Archive for April, 2015


How’s that for a poetic title? Under a Georgia Moon. Rolls right off the tongue.

Here’s what it’s about:

Addie Heywood thought she was doing okay after her fiancé dumped her just weeks before their wedding, claiming he’d found someone else more compatible with his health food tastes. But when he marries the other woman three months later, Addie needs to get away. Leaving her home in Idaho, she escapes to Mitchel Creek, Georgia to visit her Aunt Janie. She just wants to spend the next two weeks enjoying her aunt’s southern cooking, not dodging the guys her aunt is determined to set her up with.

Chase Nichols isn’t looking for love. His dream is to trade his computer mouse for his guitar and make it big in the country music world. If he can land a job in Nashville, he might have a shot at getting discovered. His plans get derailed when he does his neighbor a favor and picks up her niece, Addie, at the airport. Things get even more complicated when his ex-girlfriend comes back into the picture. That’s when he hatches a new plan. Since Addie wants to avoid her aunt’s matchmaking schemes, and he wants to avoid his ex-girlfriend, they’ll fool the world by pretending to date. What neither of them counts on is actually falling in love.

So we’ve got a guy here who dreams of being a country music star. But his dreams are derailed and he falls in love.

I don’t know, but I don’t see how it’s a healthy relationship if you have to put your dreams on hold.

The question, then, is if this is really Rock Fiction or not. Can Christian fiction be Rock Fiction? That’s a good question, one this book could answer.



I gotta say it: I think Lauren Dane is a closet Rock Fiction fan. I mean, this is the fourth book to show up on our master list of Rock Fiction. And this series, The Hurley Boys, is all about rockers.

Check out what this one’s about:

Beyond passion. And beyond their control…

Five years ago, Tuesday Eastwood’s life collapsed and left her devastated. After an empty, nomadic existence, she’s finally pieced her life back together in the small Oregon town of Hood River. Now Tuesday has everything sorted out. Just so long as men are kept for sex, and only sex…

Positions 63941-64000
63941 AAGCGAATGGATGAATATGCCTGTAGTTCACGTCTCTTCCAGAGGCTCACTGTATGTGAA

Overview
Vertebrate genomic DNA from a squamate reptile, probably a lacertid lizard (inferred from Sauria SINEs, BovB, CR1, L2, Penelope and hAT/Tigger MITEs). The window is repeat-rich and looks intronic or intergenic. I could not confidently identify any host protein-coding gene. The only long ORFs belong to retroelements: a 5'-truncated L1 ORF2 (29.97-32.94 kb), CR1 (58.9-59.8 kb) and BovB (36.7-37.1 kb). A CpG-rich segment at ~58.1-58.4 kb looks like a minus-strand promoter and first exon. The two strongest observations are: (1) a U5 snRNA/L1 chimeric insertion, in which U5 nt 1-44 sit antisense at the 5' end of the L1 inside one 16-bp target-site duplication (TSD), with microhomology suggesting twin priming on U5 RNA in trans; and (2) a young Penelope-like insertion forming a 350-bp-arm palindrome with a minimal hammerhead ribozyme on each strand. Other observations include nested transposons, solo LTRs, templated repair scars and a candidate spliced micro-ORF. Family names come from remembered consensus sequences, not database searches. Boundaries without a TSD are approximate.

Then she met him.

Musician and rancher Ezra Hurley isn’t the man of Tuesday’s dreams. He’s a verboten fantasy—a man tortured by past addictions, whose dark charisma and long, lean body promise delicious carnality. But this craving goes far beyond chemistry. It’s primal. It’s insatiable. And it won’t be satisfied until they’re both consumed, body and soul…

So if I didn’t know this series is about a band, the “musician and rancher” aspect would have me wondering if this is, indeed, Rock Fiction. From the description, I’ll have to read to see just how much Rock Fiction there is.

But yeah, I’d be more than glad to read this one. Bring it on!


Not a series! But a guy-guy romance and I’ve said it before: these just aren’t my thing. But here, take a look anyway:

Wealth. Fame. Gold record. Hookers and Cocaine front man Henri Lafontaine has it all…including a control freak manager, band members who smile as they sharpen blades for his back, and last but damn well not least, a fan out to steal his heart. Literally. Trying to write hit songs and plan a comeback in the midst of the hi-fi white noise of LA feels more like watching his world implode, until he’s offered a month in the Colorado Rockies for vocal coaching.

Sebastian Unger’s rich, classically trained tenor inspires wicked thoughts. More than a pretty choir boy, he cracks the whip without hesitation to drive tattooed bad-boy Henri to give his all to his music. Working, fighting, and finally establishing a fragile peace, they find inspiration and perhaps more in each other. But the clock is ticking. Time will pull Henri back to the grit and gold of LA’s mean streets and fame machine, while Sebastian must return to the opera circuit, where a mysterious man known as “the patron” holds far too much sway. Only the trust they’ve built on a handful of notes bridges their two worlds…and shields them from malice.

I like the idea here of going to a vocal coach to get better. But why, when you’re on top of your game?

Why is a killer stalker mentioned in the first sentence and then dropped? Is there a thriller element to this book? How can a band who hates each other this much make it to the top? I bet there’ve been others who have, and I’d love to see the onstage antics of this band, always trying to one-up each other on stage until even the media knew it wasn’t working.

And why would Henri even WANT to make a comeback with these wankers? Comeback from…. what? From having it all?

This is one that I see so many issues with, I gotta read it just so I can be all, “Hey, I’m wrong and that’s an okay thing when a book’s this good.”

And I’ve never seen a book get so slammed on GoodReads for having an ugly cover. Just don’t tell Susan I’m reading the reviews again…


“Rock Star” by Gary Sprague: The Grass Ain’t Always Greener… (Five Stars)
by sbr martin

For many, being a rock star would be a dream come true… But, for Dark Cross axe-grinder Sonny Wells, it was a living nightmare. Sure, it was great to play on stage and share his artistry with the world—and, the fame, fortune, and feral females were fabulous, of course. But, everything else? Not so much. As Dark Cross rose to dominate the 70’s rock scene, Sonny stood by as everything else around him fell apart and crumbled to the ground. The long-term friendships amongst his bandmates deteriorated almost as quickly as the drugs destroyed their minds, and creative differences, greed, and ego further forged a drastic divide. Enough was enough, and Sonny opened his eyes. He took a deep breath, walked away from it all, and never looked back again… until now.